Published in Healthcare
Monday, 04 December 2017

Make next year even better by establishing a culture of health

Written by Thomson Reuters

About a decade ago, the New England Journal of Medicine published a landmark study that identified a social dimension to the spread of obesity. The study found, among other things, that a person’s chances of becoming obese increase by 57% if he or she has a friend who also becomes obese. Many, if not most, employees have co-workers they consider friends. So, in turn, a workplace’s “culture of health” — defined as a culture that supports or neglects healthy living — can have a major impact on workers’ well-being...

Published in Healthcare
Monday, 04 December 2017

Does a midyear deductible change require an SBC update?

Written by Thomson Reuters

Question: Our company sponsors a self-insured major medical plan subject to the Employee Retirement Income Security Act of 1974 (ERISA). We’re considering amending our plan midyear to increase the amount of the deductible, with no other changes in the plan terms. Are we required to update our summary of benefits and coverage (SBC) for this change or otherwise provide notice? Answer: Yes, increasing the deductible under your plan would constitute a “material modification” that would trigger a notice requirement under ERISA...

Published in Healthcare
Monday, 20 November 2017

Return to sender: ER regs sent back for further explanation

Written by Thomson Reuters

A federal court recently ruled that the IRS, Department of Labor and Department of Health and Human Services had acted arbitrarily and capriciously in adopting final regulations under the Affordable Care Act (ACA) patient protection provisions for emergency room services. The decision came about in response to a challenge by various health care providers. Transparency concerns Under the ACA, group health plans cannot impose higher co-payments or co-insurance amounts for emergency medical treatment simply because the treatment was provided by an out-of-network provider. Under interim final rules published in June 2010, a plan satisfies these limitations if it pays benefits for out-of-network emergency services in an amount equal to the greatest of three possible amounts: The median amount paid to in-network providers for the emergency service, excluding in-network co-payments or co-insurance, The amount for the emergency service calculated using the same method the plan generally uses to determine payments for out-of-network services ― such as usual, customary and reasonable (UCR) charges ― but substituting the in-network co-payment or co-insurance amount for the out-of-network amount, or The amount that would be paid under Medicare...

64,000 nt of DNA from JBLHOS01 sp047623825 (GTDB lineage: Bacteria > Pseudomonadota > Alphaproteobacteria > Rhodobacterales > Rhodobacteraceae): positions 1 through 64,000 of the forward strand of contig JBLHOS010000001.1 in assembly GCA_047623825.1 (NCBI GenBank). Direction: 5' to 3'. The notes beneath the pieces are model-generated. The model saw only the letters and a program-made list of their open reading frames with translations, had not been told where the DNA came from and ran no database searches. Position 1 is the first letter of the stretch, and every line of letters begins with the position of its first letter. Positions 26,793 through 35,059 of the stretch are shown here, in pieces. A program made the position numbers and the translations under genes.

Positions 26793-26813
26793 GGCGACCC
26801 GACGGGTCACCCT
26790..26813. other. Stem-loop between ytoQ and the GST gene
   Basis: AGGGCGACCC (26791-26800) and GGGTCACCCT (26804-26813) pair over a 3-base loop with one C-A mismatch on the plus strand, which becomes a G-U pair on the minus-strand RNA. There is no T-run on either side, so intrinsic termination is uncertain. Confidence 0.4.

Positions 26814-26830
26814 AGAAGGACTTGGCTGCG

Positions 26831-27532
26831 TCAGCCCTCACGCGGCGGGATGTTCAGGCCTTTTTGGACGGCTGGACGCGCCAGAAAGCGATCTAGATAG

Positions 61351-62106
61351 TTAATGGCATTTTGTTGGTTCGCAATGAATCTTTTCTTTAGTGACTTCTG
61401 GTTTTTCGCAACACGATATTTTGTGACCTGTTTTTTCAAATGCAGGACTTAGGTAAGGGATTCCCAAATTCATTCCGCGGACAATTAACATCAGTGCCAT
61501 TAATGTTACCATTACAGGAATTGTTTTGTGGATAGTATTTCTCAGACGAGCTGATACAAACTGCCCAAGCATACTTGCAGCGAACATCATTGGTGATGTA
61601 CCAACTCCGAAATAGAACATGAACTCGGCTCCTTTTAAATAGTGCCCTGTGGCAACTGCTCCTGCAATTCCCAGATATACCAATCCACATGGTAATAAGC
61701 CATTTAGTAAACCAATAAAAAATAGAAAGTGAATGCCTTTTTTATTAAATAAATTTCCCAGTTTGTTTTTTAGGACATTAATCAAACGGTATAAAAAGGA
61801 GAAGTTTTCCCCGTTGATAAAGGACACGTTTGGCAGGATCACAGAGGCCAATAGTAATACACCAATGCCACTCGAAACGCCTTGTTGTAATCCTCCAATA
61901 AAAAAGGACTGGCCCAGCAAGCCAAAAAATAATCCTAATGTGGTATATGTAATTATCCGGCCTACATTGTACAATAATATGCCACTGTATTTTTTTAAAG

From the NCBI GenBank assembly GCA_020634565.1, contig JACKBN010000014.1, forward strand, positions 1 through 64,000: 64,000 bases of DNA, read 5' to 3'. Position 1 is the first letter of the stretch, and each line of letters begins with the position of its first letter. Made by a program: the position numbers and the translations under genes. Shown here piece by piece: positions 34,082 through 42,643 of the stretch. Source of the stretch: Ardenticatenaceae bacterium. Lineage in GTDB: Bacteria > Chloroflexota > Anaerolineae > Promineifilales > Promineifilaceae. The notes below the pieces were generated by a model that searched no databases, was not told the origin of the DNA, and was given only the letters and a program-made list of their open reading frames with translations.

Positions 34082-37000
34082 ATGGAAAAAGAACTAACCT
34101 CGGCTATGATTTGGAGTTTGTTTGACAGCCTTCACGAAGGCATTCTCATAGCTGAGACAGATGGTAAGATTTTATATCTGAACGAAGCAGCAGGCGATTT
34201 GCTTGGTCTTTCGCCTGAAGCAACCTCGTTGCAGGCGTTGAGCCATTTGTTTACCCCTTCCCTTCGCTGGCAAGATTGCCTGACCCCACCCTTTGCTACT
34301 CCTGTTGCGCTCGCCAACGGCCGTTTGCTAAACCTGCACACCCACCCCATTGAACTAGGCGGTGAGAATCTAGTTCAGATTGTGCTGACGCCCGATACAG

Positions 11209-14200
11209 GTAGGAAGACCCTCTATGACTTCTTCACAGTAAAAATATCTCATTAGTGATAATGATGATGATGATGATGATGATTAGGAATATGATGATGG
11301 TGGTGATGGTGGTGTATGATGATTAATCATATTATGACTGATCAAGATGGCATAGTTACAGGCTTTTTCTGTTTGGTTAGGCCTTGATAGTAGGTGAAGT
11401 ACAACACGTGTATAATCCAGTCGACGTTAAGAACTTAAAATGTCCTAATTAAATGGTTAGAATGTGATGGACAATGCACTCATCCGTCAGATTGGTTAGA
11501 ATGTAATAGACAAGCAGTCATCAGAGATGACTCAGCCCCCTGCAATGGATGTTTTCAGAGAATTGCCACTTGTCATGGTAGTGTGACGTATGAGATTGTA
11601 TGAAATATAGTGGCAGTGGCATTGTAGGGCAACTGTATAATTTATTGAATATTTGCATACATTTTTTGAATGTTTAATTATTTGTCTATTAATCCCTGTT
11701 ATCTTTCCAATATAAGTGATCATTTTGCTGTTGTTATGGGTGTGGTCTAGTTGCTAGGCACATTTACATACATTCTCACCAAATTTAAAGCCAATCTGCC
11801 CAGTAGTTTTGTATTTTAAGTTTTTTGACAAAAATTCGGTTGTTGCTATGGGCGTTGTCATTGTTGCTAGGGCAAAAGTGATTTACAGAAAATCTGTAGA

Published in Healthcare
Friday, 20 October 2017

Executive order could change health care benefits landscape

Written by Thomson Reuters

On October 12, President Trump issued an executive order entitled “Promoting Healthcare Choice and Competition Across the United States,” aimed at letting small businesses join forces across state lines to buy lower cost, less regulated health plans with fewer benefits for employees. The order also encourages federal agencies to lengthen the coverage periods of short-term limited-duration plans and expand Health Reimbursement Arrangements (HRAs). The executive order doesn’t alter any of the Affordable Care Act’s (ACA’s) basic employer mandate or reporting provisions. The same day, the Trump administration announced that it would no longer pay ACA subsidies, or “cost sharing reductions,” to private health insurers for coverage of low-income people...

Published in Healthcare